Oak and mahogany trees the root of hazardous sidewalks and rancorous neighborhood battles

Article Courtesy of  The Palm Beach Post

By Mike Diamond    

Published October 13, 2020


Twenty-eight years ago, it seemed like a good idea for Palm Beach County planners to require developers to install oak or mahogany trees between sidewalks and streets.

They were expected to become beautiful overhead canopies providing shade from the South Florida heat, mitigate climate change by capturing carbon dioxide from the atmosphere, absorb rain through their leaves and provide a habitat for birds. They have accomplished all that.

But their extensive root systems have also uplifted sidewalks and curbs, an impact that seems to occur 10 to 15 years after they are planted. The large seeds often create a hazard when they fall to the ground.

Many communities west of Delray Beach and Boynton Beach are either incurring annual repair bills of as much as $50,000 or they are spending as much as $400,000 to remove the trees. Valencia Palms recently removed 800 trees, Buena Vida more than 1,000, Valencia Reserve nearly 400 and Canyon Lakes more than 300.


Sometimes the pushback is strong; so much so in Tivoli Lakes that residents created a save-our-trees committee and urged residents last November to block a contractor from removing 272 mahogany trees by parking cars in front of them. The HOA pushed off the removal of the trees after the TREE committee threatened a lawsuit.

The HOA and the committee turned to a mediator for help. But after an impasse, the HOA opted to move ahead with plans to remove the trees. It awarded a $245,000 contract on Oct. 6 to Lake Worth-based Power Group Total Care. The mahogany trees will be replaced with 336 foxtail palms. More than 100 mahogany trees were knocked down by Hurricane Irma in 2017.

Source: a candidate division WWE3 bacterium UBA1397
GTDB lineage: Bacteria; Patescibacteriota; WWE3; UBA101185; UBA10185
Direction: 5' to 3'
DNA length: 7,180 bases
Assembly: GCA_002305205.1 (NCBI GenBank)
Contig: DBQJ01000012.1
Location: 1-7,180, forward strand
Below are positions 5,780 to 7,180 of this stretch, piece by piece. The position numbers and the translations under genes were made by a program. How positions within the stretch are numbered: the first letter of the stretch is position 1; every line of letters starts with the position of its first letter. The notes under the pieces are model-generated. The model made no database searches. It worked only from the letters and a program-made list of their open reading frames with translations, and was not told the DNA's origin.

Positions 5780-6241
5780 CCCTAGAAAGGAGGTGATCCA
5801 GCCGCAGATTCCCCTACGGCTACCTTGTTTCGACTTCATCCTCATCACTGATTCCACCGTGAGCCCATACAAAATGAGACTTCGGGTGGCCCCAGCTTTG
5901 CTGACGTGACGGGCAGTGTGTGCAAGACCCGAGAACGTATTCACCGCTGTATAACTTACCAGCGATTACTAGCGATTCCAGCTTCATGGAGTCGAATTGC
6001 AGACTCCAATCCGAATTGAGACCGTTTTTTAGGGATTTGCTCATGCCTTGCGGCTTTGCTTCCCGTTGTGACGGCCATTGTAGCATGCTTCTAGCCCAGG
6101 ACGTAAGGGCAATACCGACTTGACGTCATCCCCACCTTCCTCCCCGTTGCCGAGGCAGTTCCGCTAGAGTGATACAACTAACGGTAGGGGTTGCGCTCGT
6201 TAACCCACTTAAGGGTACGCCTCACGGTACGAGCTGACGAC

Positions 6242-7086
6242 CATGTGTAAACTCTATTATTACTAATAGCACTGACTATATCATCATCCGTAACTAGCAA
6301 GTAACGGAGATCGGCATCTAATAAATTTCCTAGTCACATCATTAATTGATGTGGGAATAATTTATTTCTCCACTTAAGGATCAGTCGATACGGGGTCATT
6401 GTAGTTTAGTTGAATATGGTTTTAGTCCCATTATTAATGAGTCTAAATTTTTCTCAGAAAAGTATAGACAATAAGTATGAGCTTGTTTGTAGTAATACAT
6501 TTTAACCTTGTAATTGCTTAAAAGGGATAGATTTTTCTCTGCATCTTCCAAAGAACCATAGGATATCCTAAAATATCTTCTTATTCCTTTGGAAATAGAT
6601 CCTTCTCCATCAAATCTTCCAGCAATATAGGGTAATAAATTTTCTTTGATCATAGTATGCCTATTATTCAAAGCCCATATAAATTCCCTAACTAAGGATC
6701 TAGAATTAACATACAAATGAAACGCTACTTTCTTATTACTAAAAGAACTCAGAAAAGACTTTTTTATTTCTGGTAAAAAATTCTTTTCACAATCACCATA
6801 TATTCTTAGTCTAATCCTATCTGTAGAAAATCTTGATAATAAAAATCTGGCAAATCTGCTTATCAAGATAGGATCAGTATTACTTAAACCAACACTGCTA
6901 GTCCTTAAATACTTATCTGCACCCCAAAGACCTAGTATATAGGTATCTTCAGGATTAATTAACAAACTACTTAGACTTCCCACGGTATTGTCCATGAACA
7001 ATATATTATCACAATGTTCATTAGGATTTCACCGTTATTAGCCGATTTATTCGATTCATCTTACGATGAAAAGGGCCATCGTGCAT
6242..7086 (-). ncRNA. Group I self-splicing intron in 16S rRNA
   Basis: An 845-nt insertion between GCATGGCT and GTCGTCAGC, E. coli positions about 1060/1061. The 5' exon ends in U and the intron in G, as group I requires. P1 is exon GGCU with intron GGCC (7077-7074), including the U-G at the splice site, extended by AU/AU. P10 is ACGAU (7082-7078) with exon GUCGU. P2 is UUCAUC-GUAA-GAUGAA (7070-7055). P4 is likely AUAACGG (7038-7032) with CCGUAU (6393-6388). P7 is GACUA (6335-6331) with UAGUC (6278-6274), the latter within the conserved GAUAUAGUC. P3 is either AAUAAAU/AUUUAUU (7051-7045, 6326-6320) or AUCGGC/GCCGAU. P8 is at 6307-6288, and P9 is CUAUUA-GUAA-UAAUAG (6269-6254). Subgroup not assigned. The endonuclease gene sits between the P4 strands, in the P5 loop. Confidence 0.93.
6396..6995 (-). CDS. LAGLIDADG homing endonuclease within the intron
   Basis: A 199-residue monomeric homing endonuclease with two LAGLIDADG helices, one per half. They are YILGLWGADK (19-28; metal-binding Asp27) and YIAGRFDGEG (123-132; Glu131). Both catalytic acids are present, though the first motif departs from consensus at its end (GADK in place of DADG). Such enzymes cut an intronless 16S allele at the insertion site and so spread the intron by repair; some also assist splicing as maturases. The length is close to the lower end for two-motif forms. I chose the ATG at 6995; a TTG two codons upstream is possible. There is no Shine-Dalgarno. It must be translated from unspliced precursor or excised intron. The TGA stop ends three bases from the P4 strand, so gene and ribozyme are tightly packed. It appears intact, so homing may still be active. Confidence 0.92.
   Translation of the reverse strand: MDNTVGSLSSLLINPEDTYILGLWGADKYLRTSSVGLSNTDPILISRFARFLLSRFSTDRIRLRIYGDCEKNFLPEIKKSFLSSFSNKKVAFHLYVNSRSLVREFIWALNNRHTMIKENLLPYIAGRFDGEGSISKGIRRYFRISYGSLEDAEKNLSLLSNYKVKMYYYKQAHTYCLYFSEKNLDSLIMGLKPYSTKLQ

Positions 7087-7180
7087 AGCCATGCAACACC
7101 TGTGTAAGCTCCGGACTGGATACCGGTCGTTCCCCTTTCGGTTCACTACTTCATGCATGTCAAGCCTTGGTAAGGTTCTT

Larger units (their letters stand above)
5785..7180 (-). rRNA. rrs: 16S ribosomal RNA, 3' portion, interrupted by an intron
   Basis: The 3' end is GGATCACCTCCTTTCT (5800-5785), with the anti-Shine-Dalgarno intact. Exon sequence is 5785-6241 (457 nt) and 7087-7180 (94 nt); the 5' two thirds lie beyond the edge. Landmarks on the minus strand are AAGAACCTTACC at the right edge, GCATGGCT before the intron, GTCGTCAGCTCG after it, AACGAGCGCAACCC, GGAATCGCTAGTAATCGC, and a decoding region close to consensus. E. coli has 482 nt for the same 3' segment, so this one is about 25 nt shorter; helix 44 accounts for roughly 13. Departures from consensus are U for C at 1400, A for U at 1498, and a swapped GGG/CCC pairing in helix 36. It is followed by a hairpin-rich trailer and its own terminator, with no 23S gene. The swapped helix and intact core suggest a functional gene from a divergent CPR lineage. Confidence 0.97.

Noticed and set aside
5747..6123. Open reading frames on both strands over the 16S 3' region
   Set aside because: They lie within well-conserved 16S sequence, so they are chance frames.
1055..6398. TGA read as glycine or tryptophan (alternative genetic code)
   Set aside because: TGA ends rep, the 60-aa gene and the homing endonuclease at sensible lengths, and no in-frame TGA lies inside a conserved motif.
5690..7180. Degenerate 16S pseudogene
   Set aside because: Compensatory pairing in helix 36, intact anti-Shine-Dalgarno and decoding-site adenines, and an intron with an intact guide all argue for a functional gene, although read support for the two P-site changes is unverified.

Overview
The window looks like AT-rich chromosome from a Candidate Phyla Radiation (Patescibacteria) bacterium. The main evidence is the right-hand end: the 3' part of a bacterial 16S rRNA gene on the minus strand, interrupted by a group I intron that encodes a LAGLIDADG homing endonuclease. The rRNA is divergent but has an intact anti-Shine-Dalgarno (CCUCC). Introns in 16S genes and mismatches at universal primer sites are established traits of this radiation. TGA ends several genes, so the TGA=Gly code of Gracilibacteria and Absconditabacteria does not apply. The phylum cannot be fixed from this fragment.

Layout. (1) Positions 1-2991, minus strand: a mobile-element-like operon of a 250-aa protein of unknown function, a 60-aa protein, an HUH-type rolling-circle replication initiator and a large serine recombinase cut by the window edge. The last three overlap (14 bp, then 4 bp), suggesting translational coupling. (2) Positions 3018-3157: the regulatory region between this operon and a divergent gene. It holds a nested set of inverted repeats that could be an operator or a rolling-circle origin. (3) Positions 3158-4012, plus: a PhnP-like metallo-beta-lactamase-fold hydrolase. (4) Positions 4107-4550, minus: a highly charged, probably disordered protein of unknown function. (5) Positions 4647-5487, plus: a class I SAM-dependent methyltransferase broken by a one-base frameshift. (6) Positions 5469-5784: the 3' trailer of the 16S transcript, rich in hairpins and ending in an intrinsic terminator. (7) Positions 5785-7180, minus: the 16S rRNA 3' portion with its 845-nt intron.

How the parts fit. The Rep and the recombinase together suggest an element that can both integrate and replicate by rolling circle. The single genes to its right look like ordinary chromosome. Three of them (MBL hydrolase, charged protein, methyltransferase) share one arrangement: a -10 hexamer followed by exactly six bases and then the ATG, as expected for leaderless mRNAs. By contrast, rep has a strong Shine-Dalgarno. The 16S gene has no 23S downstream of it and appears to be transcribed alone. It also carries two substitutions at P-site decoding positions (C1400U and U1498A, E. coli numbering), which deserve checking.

The four-to-six-week project is expected to begin by the end of the month. If the company is prevented from doing the work, HOA President Bob Eisenberg told The Post that the Sheriff will be called.

Slip-and-fall lawsuits are happening

Eisenberg acknowledges that the canopy associated with the foxtail palms will be smaller than the current mahogany trees but maintains the bigger issue is the safety of residents. The HOA is already defending three-slip-and-fall lawsuits related to the uplifted sidewalks.

The tree committee wants a referendum because the expenditure is well in excess of the $50,000 threshold. But Eisenberg says a vote is not necessary, according to HOA lawyers, because the expenditure involves maintenance.

“This is a minority of residents fighting us,” said Eisenberg. “More than half of the homeowners are on record supporting the removal of the trees.”

Barry Silver, a lawyer representing the residents, called on the HOA to hold an election if it is so certain that a majority of homeowners supports the HOA. Silver said the HOA held an election in the past to replace trees in the median. This involves a much bigger expense, he noted.

“We have extended an olive branch or a mahogany tree branch,” he noted, “but if the HOA proceeds to cut the trees, we are weighing all of our options that include the filing of a lawsuit to hold board members individually liable for their actions.”